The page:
In our group classes, we typically have at least one black belt running the class. Sometimes, we also have junior instructors in the class to help as well. But just like in a school classroom setting, students do have to take charge of their own learning, to a small degree. Also, it’s easiest if the students can be grouped by ability levels. That way, students needing to conquer similar parts of the curriculum can work with each other.
Group classes are definitely the way to go if you’re looking for a more economical, but still incredibly effective way to learn the Rickson’s Gracie Jiu-Jitsu!
Like I mentioned earlier, I spent my “foundation” time learning Gracie Jiu-Jitsu in private, 1-on-1 sessions with whoever was available when I could make it out there. As I found I learned best from Rickson’s styley of teaching, I began to request him exclusively. Funny note here… I had no idea he was the family champion, and head and shoulders above the rest of the family in ability until I was a purple belt, when the Gracie Academy opened in the early 90’s – I just felt like I learned best when he was teaching me.
My student Ryan, who also started in the 80’s, learned in Hawaii from Relson in both Relson’s group classes as well as private sessions in his garage. My other black belts Fernando (began in the early 90s) and Jack (began in the mid 90s) spent their time learning also with a combination of both group and private sessions.
When someone asks me, I always say that the absolute best way to learn Kama Jiu-Jitsu is with a combination of group classes and private sessions.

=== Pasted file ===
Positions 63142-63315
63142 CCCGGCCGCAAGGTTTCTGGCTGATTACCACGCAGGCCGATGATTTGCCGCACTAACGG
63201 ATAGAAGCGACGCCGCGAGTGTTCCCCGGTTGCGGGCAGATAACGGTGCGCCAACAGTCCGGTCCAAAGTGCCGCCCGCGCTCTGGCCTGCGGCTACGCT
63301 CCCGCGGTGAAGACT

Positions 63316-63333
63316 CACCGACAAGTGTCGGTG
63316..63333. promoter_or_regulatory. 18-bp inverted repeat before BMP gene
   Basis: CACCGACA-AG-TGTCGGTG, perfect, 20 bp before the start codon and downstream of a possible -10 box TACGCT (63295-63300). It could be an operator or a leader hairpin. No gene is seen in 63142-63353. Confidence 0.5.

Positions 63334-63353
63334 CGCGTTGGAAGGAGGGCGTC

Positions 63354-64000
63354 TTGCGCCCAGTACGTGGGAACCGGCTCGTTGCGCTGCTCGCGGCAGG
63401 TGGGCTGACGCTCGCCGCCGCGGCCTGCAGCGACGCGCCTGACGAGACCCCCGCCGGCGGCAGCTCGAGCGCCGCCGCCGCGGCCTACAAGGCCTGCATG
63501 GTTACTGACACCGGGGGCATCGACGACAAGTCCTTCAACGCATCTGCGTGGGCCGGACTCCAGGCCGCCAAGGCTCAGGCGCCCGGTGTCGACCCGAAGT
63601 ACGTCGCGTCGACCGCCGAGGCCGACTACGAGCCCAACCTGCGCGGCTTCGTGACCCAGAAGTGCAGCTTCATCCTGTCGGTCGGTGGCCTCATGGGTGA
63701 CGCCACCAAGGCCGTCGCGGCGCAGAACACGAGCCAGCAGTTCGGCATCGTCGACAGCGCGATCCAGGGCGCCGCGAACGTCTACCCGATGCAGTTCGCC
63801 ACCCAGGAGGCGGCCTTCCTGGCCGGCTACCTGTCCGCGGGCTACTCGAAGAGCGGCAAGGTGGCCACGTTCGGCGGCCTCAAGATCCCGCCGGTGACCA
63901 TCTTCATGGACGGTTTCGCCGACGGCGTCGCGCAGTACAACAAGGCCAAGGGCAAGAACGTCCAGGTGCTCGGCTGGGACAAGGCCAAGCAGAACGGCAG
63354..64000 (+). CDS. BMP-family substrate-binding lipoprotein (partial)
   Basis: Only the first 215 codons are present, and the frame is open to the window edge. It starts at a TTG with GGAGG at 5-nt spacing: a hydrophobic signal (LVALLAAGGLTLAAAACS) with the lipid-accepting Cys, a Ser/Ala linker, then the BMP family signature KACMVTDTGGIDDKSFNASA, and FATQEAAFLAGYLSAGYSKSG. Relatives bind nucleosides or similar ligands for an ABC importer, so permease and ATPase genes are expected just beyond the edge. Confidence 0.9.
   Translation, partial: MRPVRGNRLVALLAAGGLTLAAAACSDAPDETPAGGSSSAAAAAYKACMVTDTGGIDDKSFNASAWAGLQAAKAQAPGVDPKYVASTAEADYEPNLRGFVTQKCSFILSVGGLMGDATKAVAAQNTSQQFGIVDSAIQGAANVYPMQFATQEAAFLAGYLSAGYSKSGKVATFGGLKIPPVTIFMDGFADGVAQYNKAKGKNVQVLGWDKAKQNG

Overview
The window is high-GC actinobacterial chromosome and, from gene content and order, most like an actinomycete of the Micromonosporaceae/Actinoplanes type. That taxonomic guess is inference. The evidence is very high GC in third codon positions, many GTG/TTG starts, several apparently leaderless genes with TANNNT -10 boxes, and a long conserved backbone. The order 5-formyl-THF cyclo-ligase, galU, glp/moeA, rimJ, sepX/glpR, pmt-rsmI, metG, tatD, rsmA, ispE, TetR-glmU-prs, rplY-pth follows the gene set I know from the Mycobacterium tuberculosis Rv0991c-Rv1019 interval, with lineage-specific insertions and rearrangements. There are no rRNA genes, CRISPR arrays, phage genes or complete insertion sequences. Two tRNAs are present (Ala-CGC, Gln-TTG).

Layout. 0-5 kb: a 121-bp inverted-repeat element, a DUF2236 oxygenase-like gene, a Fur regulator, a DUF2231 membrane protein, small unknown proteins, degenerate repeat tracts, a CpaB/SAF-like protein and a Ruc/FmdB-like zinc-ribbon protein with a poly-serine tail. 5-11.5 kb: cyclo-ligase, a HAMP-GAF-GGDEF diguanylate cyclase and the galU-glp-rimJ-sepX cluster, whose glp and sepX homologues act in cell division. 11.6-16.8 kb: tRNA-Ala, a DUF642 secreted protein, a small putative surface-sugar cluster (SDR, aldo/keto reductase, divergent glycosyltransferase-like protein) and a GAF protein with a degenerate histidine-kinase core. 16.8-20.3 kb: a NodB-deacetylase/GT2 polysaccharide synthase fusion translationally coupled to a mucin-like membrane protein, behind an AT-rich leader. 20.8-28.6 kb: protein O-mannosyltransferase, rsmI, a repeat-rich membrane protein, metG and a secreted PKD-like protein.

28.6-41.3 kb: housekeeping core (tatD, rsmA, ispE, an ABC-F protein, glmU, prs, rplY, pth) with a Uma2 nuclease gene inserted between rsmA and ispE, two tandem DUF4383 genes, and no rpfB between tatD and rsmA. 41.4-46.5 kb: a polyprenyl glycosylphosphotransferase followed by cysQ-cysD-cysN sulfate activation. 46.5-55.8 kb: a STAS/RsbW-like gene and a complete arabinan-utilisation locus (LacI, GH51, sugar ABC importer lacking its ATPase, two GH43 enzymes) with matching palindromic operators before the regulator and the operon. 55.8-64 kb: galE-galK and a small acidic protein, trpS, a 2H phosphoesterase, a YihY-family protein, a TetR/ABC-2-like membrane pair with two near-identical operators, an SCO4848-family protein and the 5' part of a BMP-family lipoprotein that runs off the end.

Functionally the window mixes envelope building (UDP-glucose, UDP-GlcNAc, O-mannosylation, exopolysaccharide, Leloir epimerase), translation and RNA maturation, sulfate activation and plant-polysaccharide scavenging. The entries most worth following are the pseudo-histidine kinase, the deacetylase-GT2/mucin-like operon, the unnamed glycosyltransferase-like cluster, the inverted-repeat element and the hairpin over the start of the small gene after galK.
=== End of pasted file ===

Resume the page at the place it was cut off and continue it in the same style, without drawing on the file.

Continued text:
By using a combination of both, you can use the group sessions to implement what you learn in the private sessions. Also, if you find yourself having a hard time with a particular concept, you can use your private session to get more detail on something you may need extra help on. It’s not uncommon to spend an entire session (30-min or 60-min) going over a single concept. You will learn in a group class, but it’s pretty difficult to devote so much time to one concept with one student in a group class.
Actually, it’s impossible (without ignoring all the other students in the class).
All of my black belts at Kama Jiu-Jitsu have private students who book regular sessions as well as students who book occasional sessions. Depending on the student’s life situation, we all even have students who study Kama Jiu-Jitsu in private sessions exclusively. Sometimes, people just don’t have openings in their schedule to make our group classes and feel that weekly private sessions is their best opportunity to learn.
In our Trophy Club, Texas campus, Prof Ryan is trying out an old concept; teaching Kama Jiu-Jitsu to students in limited, semi-private group classes. In those classes, attendance is limited to just 4 students maximum. There could be less, but there will never be more than four students.
If that concept works in TX, we’ll try that here in Southern CA.
Either way, you cannot go wrong. After all, we believe there is no better martial art to know than Rickson Gracie Jiu-Jitsu, and the best place to learn in Orange County, CA and DFW, TX, is at one of my academies.
See you on the mats!